615 F2d 1044 Carter v. Harris
615 F.2d 1044
Catherine B. CARTER, Plaintiff-Appellant,
Patricia Roberts HARRIS, Secretary of Health, and Human
Resources, Social Security Administration, United
States of America, Defendant-Appellee.
United States Court of Appeals,
April 21, 1980.
Thorne, Thorne & Robertson, Inc., Michael A. Robertson, Grand Prairie, Tex., for plaintiff-appellant.
Martha Joe Stroud, Asst. U.S. Atty., Paula Mastropieri-Billingsley, Dallas, Tex., for defendant-appellee.
Appeal from the United States District Court for the Northern District of Texas.
Before HILL, GARZA and THOMAS A. CLARK, Circuit Judges.
Catherine Carter is a woman in her late 50's who suffers from pulmonary emphysema and pulmonary fibrosis, secondary to chronic bronchitis. After working most of her life in accounting-related jobs, Carter discontinued her employment in 1970. In 1976, she applied to HEW for the establishment of a period of disability under § 216 of the Social Security Act, 42 U.S.C.A. § 416(i), and disability insurance benefits under § 223 of the Act, 42 U.S.C.A. § 423. When her application was denied, Carter requested and was granted a hearing before an Administrative Law Judge. After hearing testimony from several of Carter's relatives and friends, and considering the medical records of her physician, the ALJ determined that Carter was not disabled, as of September 30, 1973, the last date on which a disability would have entitled her to benefits.1 The decision was upheld by the Social Security Appeals Council. Carter then timely commenced this suit in district court. The Secretary's motion for summary judgment was granted.
Our review is limited to determining whether the record, as a whole, contains substantial evidence to support the Secretary's decision. 42 U.S.C.A. § 405(g); Goodley v. Harris, 608 F.2d 234, 236 (5th Cir. 1979); White v. Harris, 605 F.2d 867, 869 (5th Cir. 1979). In making this determination, we must keep in mind that when appellant applied for benefits the burden was on her to establish an "inability to engage in any substantial gainful activity by reason of any medically determinable physical or mental impairment . . . ." 42 U.S.C.A. § 423.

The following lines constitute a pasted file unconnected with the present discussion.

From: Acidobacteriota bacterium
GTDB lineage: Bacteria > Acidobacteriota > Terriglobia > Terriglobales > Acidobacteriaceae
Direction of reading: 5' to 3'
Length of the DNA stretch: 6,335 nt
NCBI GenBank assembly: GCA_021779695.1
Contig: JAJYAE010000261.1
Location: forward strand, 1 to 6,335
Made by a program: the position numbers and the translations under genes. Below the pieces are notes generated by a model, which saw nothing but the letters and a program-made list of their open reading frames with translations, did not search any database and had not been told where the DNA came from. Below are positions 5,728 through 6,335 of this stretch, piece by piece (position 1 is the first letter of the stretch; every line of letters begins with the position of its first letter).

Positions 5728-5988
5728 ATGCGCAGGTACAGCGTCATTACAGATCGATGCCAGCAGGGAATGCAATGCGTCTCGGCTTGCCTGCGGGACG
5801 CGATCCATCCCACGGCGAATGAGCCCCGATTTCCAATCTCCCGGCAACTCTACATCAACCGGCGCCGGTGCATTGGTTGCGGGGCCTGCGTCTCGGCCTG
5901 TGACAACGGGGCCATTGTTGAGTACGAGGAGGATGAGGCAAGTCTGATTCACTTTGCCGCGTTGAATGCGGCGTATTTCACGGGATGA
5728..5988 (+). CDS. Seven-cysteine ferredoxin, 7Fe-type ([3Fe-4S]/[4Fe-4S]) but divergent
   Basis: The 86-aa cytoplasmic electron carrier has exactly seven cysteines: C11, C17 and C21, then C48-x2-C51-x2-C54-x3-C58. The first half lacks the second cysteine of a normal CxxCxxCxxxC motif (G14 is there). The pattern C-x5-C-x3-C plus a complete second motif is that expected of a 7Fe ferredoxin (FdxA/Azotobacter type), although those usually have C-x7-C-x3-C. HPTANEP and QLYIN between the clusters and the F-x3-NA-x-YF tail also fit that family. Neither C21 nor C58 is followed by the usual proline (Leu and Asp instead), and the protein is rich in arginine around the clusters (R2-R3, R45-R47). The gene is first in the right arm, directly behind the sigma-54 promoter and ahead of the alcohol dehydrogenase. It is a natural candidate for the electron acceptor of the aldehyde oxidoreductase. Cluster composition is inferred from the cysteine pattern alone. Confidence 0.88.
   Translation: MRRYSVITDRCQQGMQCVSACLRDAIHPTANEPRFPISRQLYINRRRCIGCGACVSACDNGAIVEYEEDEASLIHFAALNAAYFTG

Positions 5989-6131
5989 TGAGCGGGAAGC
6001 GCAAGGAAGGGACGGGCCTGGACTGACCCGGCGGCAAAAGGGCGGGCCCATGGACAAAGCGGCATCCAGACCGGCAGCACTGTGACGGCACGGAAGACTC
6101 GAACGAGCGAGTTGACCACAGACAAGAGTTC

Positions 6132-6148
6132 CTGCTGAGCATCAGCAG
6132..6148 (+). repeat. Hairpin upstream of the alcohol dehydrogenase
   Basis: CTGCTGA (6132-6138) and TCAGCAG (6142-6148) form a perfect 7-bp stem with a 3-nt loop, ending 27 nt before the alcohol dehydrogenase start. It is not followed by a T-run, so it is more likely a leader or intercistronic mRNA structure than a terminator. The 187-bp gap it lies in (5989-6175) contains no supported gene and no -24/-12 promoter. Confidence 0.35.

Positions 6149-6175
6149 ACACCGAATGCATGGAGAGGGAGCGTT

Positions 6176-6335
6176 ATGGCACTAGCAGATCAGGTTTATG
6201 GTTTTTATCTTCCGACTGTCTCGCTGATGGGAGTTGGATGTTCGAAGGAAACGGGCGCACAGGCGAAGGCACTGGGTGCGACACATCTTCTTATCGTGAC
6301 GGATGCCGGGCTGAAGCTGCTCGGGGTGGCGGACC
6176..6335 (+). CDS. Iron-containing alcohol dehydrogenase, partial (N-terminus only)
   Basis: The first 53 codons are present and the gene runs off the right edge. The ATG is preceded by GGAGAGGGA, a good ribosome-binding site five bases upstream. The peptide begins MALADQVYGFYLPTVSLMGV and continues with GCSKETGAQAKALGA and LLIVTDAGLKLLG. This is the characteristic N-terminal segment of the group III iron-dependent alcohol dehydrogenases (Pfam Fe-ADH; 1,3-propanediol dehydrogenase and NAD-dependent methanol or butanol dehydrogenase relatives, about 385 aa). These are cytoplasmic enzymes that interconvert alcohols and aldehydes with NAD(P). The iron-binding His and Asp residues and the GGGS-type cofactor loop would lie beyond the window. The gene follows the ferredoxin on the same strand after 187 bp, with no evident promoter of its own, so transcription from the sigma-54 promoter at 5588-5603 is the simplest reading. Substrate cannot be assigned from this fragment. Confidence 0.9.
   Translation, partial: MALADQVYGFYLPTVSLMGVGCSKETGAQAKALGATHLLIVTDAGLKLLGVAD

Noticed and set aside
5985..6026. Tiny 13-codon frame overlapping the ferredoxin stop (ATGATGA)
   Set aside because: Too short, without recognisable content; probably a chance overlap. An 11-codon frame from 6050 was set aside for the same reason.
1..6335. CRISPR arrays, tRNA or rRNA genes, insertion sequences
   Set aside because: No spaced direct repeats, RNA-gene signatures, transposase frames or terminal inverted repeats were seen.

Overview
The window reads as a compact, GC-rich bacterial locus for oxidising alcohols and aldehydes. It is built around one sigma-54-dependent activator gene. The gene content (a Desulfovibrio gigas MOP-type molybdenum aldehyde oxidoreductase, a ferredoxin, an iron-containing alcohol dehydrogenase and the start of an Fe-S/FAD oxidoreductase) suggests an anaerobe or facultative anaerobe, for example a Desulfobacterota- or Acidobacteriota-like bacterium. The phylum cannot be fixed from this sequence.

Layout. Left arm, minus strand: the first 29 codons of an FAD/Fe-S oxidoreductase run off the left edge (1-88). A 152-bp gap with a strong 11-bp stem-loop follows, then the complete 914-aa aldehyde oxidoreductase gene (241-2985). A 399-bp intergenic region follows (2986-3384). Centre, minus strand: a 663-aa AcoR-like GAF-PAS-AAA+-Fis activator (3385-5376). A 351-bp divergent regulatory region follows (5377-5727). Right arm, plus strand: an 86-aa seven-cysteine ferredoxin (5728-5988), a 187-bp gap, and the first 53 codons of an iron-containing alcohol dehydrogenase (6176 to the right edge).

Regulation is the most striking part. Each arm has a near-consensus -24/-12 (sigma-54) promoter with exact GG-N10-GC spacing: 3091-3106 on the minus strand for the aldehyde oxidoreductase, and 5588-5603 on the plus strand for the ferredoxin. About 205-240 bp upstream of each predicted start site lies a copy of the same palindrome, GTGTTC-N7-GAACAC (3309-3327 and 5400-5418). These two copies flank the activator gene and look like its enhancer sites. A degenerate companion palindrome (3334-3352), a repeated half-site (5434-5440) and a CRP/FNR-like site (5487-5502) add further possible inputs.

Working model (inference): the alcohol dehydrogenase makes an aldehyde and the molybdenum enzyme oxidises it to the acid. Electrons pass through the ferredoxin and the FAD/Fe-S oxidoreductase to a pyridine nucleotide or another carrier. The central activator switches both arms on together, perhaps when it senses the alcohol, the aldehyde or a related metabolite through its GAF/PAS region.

Appellant testified that since the 1960's she has experienced severe shortness of breath, lack of energy, and nervousness. She further testified that during the early 1970's her condition had gotten so bad that she would become tired just sitting at her desk at work, was unable to perform her household duties, and had trouble sleeping. Feeling that she could no longer work, appellant left her job in 1970.
While appellant's testimony certainly was relevant, we note that the Act requires that the disability be demonstrated by medically acceptable clinical and laboratory diagnostic techniques. See 42 U.S.C.A. § 423(d)(3). The medical evidence in this case consisted of the records of Dr. Almond, appellant's physician from 1958 to 1976. The only reference to respiratory problems prior to 1974 is a radiologist's report, dated February 17, 1965, which stated that appellant's x-rays indicated "moderate pulmonary emphysema." The remainder of the relevant entries are dated 1975 and 1976. In 1975, Dr. Almond treated appellant for bronchial pneumonia. On April 20, 1976, Dr. Almond diagnosed appellant's illness as progressive emphysema, and noted that she was unable to work.
Viewing the record as a whole, there is substantial evidence to support the finding that appellant was not disabled on or before September 30, 1973. Although there is evidence that appellant developed emphysema prior to that date, the medical records indicate that the illness did not become disabling until sometime after 1973. We conclude, therefore, that the district court was correct in granting the Secretary's motion for summary judgment.